From the new storefronts downtown to the demolished houses in the neighborhood he was raised in, Detroit is almost unrecognizable to Yusef Qualls. He grew up in the city but he was never supposed to see it – or anything else outside the walls of a prison – ever again.

Eight days after his release from prison in June, Qualls took in the view from a recently redeveloped park on the riverfront. “The whole city looks completely different,” he said. “But just like the city changed – completely – people also change.”

Qualls poses for a photo for the police league football team he played for a few years before his arrest at the age of 16.

Courtesy of Yusef Qualls

Qualls poses for a photo for the police league football team he played for a few years before his arrest at the age of 16.

Qualls was sentenced to life without parole for a double murder he was involved in when he was 16. Evidence presented in court was inconclusive about whether he had a gun; he has maintained that he was unarmed.

Still, a jury found him guilty and the judge had little choice but to sentence Qualls to die in prison. I stand out here at 44 and not really knowing if I was really going to make it out,” he said. “And I’m out here. It’s emotional. It’s emotional.”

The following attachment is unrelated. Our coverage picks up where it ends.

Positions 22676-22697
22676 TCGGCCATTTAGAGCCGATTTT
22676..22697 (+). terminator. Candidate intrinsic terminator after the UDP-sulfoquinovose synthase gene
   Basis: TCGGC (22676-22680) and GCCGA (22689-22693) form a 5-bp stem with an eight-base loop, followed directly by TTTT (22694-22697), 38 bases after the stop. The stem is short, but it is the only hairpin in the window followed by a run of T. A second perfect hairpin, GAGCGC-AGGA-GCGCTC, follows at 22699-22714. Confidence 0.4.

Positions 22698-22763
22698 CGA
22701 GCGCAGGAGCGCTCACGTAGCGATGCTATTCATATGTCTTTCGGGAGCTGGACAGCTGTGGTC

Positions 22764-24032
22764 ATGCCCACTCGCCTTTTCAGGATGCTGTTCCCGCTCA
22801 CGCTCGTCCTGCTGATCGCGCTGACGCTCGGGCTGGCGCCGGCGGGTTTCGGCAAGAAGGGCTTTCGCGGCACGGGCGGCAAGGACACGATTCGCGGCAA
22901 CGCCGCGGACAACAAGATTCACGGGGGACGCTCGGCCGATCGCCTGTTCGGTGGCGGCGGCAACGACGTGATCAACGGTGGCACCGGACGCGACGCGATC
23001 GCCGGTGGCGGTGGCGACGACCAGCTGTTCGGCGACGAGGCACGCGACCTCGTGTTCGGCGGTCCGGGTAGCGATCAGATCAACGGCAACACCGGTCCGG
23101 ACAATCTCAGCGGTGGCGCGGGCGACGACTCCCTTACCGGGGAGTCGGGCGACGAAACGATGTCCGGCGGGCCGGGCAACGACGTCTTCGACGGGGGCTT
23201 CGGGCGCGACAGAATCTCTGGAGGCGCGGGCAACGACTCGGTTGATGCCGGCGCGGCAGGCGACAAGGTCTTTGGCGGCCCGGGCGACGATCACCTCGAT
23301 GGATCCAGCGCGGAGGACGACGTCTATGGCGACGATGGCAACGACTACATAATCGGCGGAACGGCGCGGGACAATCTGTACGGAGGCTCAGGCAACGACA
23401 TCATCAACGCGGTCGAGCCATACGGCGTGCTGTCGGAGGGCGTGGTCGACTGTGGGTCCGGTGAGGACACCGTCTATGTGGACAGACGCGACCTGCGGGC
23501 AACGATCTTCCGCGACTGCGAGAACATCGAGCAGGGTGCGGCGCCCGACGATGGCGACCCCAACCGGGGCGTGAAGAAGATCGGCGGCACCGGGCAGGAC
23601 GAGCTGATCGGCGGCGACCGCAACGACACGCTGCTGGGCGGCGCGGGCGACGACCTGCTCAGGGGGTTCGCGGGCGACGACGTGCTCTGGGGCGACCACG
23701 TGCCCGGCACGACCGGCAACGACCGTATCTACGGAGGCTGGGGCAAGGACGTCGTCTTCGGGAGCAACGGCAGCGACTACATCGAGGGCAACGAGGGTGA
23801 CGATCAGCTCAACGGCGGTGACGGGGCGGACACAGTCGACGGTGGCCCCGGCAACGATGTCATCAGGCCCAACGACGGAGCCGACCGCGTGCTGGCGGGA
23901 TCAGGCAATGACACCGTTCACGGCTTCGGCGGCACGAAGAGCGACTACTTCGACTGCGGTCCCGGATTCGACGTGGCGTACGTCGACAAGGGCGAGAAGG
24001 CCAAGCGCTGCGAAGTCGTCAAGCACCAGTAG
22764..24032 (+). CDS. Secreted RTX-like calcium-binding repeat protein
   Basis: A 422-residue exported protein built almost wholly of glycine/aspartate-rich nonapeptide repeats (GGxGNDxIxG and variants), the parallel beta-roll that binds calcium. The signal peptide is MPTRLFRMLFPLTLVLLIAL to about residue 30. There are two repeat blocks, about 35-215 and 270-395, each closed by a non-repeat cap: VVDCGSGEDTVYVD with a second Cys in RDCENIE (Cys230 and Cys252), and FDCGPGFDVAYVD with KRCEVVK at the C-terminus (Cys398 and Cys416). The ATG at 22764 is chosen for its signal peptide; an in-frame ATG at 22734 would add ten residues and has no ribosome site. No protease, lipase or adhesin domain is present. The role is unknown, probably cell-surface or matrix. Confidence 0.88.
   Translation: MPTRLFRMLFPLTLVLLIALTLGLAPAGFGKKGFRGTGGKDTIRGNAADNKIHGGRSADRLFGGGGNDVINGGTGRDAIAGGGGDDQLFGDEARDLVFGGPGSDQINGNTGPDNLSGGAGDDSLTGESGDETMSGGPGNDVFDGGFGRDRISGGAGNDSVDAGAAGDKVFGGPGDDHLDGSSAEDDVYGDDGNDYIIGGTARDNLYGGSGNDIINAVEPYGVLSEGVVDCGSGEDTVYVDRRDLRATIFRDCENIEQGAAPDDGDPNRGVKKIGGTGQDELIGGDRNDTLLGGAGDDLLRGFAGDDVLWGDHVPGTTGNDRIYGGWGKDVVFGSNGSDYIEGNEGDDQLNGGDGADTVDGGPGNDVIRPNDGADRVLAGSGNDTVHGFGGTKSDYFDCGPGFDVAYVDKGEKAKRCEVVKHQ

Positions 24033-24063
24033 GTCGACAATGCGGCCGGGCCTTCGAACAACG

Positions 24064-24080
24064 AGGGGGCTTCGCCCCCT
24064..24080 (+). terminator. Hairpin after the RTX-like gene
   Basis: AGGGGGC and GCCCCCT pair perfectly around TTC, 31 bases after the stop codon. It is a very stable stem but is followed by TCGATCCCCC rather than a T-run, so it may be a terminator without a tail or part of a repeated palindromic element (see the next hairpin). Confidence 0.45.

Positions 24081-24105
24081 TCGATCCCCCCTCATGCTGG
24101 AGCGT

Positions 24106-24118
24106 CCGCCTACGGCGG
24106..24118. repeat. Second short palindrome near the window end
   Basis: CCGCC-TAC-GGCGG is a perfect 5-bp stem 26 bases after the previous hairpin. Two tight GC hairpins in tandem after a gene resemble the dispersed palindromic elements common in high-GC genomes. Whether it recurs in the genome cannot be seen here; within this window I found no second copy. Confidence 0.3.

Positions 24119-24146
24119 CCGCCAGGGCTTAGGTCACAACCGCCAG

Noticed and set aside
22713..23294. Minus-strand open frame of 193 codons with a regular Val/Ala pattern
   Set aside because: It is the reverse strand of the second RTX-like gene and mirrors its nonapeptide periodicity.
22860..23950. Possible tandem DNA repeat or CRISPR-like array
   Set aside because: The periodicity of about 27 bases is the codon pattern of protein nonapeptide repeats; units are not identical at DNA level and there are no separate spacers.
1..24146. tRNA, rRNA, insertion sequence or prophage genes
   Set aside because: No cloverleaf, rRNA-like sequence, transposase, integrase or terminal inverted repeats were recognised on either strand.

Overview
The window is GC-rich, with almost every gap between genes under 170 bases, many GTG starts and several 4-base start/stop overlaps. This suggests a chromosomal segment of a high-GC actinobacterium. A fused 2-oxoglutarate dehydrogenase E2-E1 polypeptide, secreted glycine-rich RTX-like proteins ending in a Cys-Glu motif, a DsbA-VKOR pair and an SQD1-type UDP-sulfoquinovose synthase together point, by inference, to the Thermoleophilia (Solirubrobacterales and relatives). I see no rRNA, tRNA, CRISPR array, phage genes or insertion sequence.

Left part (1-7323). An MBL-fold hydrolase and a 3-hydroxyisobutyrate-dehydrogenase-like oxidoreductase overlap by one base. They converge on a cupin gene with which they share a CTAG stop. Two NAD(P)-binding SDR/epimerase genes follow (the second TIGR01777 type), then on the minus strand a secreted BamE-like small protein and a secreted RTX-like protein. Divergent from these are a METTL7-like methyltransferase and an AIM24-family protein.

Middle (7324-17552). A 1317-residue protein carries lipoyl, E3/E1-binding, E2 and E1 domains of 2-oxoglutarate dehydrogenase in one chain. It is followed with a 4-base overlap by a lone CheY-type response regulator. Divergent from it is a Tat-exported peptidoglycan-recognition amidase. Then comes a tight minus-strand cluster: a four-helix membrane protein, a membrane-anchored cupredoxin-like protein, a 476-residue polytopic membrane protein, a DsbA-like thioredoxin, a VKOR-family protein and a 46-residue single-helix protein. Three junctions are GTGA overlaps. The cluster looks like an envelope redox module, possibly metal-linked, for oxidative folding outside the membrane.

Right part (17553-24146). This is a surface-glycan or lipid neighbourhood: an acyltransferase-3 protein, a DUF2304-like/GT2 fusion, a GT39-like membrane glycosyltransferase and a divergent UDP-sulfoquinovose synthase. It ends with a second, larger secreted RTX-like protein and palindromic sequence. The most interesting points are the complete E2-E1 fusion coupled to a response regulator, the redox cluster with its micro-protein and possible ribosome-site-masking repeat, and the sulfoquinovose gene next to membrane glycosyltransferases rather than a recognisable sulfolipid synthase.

Now, a bill before the state legislature would ban life without parole sentences for people under 19.

Michigan: the “worst place in the world”

Mandatory life sentences like the one Qualls received were part of a wave of so-called “tough on crime” laws enacted in the 1990s, a time when public panic over “superpredators” reached a fever pitch. In many ways, the fear that young people — especially Black teenagers — were conditioned for merciless violence persisted.

Judges in Michigan sentenced more minors to life without parole — the harshest possible prison sentence — than any state except for Pennsylvania. Qualls is one of more than 360 people who were told that they would live out the rest of their lives in prison for crimes they were involved in before they turned 18.

Half of them have now been released and 90% have been resentenced, in most cases to a finite length of time.

“The U.S. is the only country in the world that is known to sentence children to die in prison,” said Preston Shipp, who works on policy issues for the Campaign for the Fair Sentencing of Youth, a national advocacy organization. “If Michigan has the largest population of juvenile lifers in the country, then that means that Michigan is the worst place in the world in terms of how it treats justice-involved children.”

By the 2000s, public sentiment about young people who commit crimes was shifting, due in part to new research into adolescent brain development, fewer crimes being committed by minors, as well as advances in brain science that suggested young people are inherently more prone to taking risks even when consequences may be severe.

Citing that research, even John J. Dilulio Jr., the Princeton University professor who coined the term “superpredator,” signed onto the argument that young people should not be locked up for life with the same frequency as adults.